About the Book:
A heart-wrenching story of mothers and daughters from the Pulitzer prize-winning author of Olive Kitteridge.
A mother comes to visit her daughter in hospital after having not seen her in many years. Her unexpected visit forces Lucy to confront her past, uncovering long-buried memories of a profoundly impoverished childhood; and her present, as the façade of her new life in New York begins to crumble, awakening her to the reality of her faltering marriage and her unsteady journey towards becoming a writer.
From Lucy’s hospital bed, we are drawn ever more deeply into the emotional complexity of family life, the inescapable power of the past, and the memories – however painful – that bind a family together.
Published by Penguin Random House Australia
Released October 2016
I attended Elizabeth Strout’s session at MWF Digital a few years back and since then, have been steadily picking up copies of her books as I see them. But Bronwyn, over at Brona’s Books, is the one who finally gave me the prompt to read one with her recent review of Lucy by the Sea, and here we are, first one done and dusted. What a marvel Elizabeth Strout is, and what a character she has created in Lucy Barton.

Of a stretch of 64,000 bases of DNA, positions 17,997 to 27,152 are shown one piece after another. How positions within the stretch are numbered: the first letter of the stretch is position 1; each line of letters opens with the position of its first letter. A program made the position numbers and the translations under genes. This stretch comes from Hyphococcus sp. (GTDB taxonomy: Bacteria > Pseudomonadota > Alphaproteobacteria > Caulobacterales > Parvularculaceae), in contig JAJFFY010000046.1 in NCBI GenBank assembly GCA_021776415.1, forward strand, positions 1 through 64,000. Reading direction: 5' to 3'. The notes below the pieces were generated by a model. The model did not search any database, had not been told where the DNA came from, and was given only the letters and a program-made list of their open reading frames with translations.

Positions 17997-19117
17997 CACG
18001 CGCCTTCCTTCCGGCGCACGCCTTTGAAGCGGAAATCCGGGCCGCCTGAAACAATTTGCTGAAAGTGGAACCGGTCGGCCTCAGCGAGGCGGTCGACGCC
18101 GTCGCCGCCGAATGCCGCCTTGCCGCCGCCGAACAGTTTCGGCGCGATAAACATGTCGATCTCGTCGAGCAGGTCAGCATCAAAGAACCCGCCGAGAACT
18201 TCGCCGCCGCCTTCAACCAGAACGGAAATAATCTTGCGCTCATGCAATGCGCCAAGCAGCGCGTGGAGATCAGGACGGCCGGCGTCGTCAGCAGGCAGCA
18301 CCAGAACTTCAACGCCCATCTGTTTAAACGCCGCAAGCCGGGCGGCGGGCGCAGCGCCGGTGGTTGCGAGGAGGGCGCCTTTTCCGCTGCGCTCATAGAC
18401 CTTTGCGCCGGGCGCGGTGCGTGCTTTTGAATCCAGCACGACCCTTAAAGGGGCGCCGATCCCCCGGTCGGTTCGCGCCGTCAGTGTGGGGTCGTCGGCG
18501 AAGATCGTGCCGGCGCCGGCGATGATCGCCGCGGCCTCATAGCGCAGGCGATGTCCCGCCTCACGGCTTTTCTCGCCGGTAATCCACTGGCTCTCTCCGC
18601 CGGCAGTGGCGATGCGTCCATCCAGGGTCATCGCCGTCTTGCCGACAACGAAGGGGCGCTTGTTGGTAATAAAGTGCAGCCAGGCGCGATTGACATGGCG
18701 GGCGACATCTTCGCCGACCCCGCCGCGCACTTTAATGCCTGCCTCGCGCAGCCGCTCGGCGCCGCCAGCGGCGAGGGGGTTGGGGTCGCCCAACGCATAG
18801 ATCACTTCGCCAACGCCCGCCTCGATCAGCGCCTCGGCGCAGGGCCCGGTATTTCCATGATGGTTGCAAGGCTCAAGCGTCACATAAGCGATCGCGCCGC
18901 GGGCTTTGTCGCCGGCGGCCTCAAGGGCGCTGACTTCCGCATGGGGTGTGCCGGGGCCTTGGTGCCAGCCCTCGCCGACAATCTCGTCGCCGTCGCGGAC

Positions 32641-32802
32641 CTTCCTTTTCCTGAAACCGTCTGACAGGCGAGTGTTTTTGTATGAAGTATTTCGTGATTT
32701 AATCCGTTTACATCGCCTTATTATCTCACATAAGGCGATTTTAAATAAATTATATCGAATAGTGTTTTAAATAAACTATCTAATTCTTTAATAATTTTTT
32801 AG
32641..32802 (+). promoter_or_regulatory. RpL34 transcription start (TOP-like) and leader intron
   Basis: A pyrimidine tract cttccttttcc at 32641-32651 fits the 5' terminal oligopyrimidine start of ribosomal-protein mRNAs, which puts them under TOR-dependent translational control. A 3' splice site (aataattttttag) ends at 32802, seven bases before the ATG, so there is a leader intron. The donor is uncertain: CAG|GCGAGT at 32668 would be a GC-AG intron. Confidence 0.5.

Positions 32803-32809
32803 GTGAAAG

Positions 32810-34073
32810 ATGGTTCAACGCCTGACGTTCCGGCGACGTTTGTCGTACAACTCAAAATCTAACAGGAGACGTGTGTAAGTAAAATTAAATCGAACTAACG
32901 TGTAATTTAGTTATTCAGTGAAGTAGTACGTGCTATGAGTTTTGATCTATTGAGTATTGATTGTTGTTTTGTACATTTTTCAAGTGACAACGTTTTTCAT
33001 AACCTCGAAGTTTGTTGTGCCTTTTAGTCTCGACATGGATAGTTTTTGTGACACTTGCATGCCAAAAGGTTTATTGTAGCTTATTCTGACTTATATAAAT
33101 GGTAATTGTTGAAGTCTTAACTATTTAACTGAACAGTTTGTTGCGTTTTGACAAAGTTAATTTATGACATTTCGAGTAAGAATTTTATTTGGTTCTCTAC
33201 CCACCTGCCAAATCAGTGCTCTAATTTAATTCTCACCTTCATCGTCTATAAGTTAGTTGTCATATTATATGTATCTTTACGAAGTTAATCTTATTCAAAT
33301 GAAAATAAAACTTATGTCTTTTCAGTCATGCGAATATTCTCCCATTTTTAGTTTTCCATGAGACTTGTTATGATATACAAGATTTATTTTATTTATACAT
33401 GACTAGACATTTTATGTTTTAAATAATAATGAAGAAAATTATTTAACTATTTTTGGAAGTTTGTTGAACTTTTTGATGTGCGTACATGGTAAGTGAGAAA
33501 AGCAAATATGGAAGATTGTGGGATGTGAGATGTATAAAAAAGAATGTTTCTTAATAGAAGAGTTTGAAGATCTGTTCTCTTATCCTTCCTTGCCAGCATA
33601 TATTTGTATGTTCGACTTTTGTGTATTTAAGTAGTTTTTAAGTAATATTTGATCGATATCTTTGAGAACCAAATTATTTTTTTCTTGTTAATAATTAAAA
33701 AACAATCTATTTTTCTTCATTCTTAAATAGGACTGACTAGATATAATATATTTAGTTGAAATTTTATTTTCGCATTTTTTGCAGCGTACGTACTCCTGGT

It’s hard to describe what this novel is about. A young woman telling her story from a hospital bed? Hardly inspires a literary pulse. But essentially, that’s what it is. But of course, it’s also so much more. It’s a story of a woman who has left her poverty stricken and abusive rural childhood behind, at least physically, but emotionally, she is very much still tethered to it. As she recovers in hospital from a long illness and is visited for a week by her mother, their conversations, along with Lucy’s introspection and reflections on different encounters from both the past and the present, form a picture of who Lucy is, how she came to be living in New York with two daughters and a husband, estranged from her family, and where she might be headed.
It’s a deeply personal novel. The power of it lays in what is left unsaid, the things Lucy can’t say, but only allude to. And yet, despite its gravity, it’s also incredibly uplifting. I loved Lucy’s voice, her strength and her vulnerability. I’ll definitely be reading the rest of this series sooner rather than later. Thanks Bron!
Book 18 in my 22 in 2022 challenge.